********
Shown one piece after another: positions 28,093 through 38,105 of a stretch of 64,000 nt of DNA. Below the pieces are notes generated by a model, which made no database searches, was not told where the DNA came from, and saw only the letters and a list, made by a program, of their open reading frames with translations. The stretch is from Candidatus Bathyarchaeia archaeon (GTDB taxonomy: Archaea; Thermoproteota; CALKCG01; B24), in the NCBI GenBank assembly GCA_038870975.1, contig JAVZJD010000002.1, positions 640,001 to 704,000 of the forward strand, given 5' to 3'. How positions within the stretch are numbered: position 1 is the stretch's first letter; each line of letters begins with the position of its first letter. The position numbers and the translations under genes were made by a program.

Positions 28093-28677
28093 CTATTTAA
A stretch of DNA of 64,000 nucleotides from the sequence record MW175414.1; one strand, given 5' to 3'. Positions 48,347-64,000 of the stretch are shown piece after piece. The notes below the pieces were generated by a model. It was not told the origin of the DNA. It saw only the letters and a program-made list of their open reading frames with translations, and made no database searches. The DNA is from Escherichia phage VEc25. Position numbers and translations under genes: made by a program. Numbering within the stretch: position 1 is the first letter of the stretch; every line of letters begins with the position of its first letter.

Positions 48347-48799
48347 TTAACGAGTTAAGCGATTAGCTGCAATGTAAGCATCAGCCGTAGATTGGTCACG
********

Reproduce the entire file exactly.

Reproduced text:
Shown one piece after another: positions 28,093 through 38,105 of a stretch of 64,000 nt of DNA. Below the pieces are notes generated by a model, which made no database searches, was not told where the DNA came from, and saw only the letters and a list, made by a program, of their open reading frames with translations. The stretch is from Candidatus Bathyarchaeia archaeon (GTDB taxonomy: Archaea; Thermoproteota; CALKCG01; B24), in the NCBI GenBank assembly GCA_038870975.1, contig JAVZJD010000002.1, positions 640,001 to 704,000 of the forward strand, given 5' to 3'. How positions within the stretch are numbered: position 1 is the stretch's first letter; each line of letters begins with the position of its first letter. The position numbers and the translations under genes were made by a program.

Positions 28093-28677
28093 CTATTTAA
A stretch of DNA of 64,000 nucleotides from the sequence record MW175414.1; one strand, given 5' to 3'. Positions 48,347-64,000 of the stretch are shown piece after piece. The notes below the pieces were generated by a model. It was not told the origin of the DNA. It saw only the letters and a program-made list of their open reading frames with translations, and made no database searches. The DNA is from Escherichia phage VEc25. Position numbers and translations under genes: made by a program. Numbering within the stretch: position 1 is the first letter of the stretch; every line of letters begins with the position of its first letter.

Positions 48347-48799
48347 TTAACGAGTTAAGCGATTAGCTGCAATGTAAGCATCAGCCGTAGATTGGTCACG